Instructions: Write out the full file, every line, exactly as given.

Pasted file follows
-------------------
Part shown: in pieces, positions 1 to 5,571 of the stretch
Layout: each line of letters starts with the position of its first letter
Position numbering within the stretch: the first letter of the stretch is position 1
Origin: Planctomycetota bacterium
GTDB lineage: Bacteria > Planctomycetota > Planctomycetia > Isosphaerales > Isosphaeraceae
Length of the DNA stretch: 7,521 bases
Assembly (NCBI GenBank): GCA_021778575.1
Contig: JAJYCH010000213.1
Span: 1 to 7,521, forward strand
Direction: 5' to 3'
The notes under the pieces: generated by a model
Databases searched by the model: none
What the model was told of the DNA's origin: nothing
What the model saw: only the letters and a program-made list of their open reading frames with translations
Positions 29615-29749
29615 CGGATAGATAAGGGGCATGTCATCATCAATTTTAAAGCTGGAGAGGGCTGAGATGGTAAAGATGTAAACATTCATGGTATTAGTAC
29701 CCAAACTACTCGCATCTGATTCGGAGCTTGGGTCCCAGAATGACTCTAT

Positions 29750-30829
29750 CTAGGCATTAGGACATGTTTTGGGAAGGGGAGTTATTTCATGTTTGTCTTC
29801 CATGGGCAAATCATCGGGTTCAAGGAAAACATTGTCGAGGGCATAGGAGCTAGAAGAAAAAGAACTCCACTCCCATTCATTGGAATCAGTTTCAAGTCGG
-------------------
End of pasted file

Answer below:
Part shown: in pieces, positions 1 to 5,571 of the stretch
Layout: each line of letters starts with the position of its first letter
Position numbering within the stretch: the first letter of the stretch is position 1
Origin: Planctomycetota bacterium
GTDB lineage: Bacteria > Planctomycetota > Planctomycetia > Isosphaerales > Isosphaeraceae
Length of the DNA stretch: 7,521 bases
Assembly (NCBI GenBank): GCA_021778575.1
Contig: JAJYCH010000213.1
Span: 1 to 7,521, forward strand
Direction: 5' to 3'
The notes under the pieces: generated by a model
Databases searched by the model: none
What the model was told of the DNA's origin: nothing
What the model saw: only the letters and a program-made list of their open reading frames with translations
Positions 29615-29749
29615 CGGATAGATAAGGGGCATGTCATCATCAATTTTAAAGCTGGAGAGGGCTGAGATGGTAAAGATGTAAACATTCATGGTATTAGTAC
29701 CCAAACTACTCGCATCTGATTCGGAGCTTGGGTCCCAGAATGACTCTAT

Positions 29750-30829
29750 CTAGGCATTAGGACATGTTTTGGGAAGGGGAGTTATTTCATGTTTGTCTTC
29801 CATGGGCAAATCATCGGGTTCAAGGAAAACATTGTCGAGGGCATAGGAGCTAGAAGAAAAAGAACTCCACTCCCATTCATTGGAATCAGTTTCAAGTCGG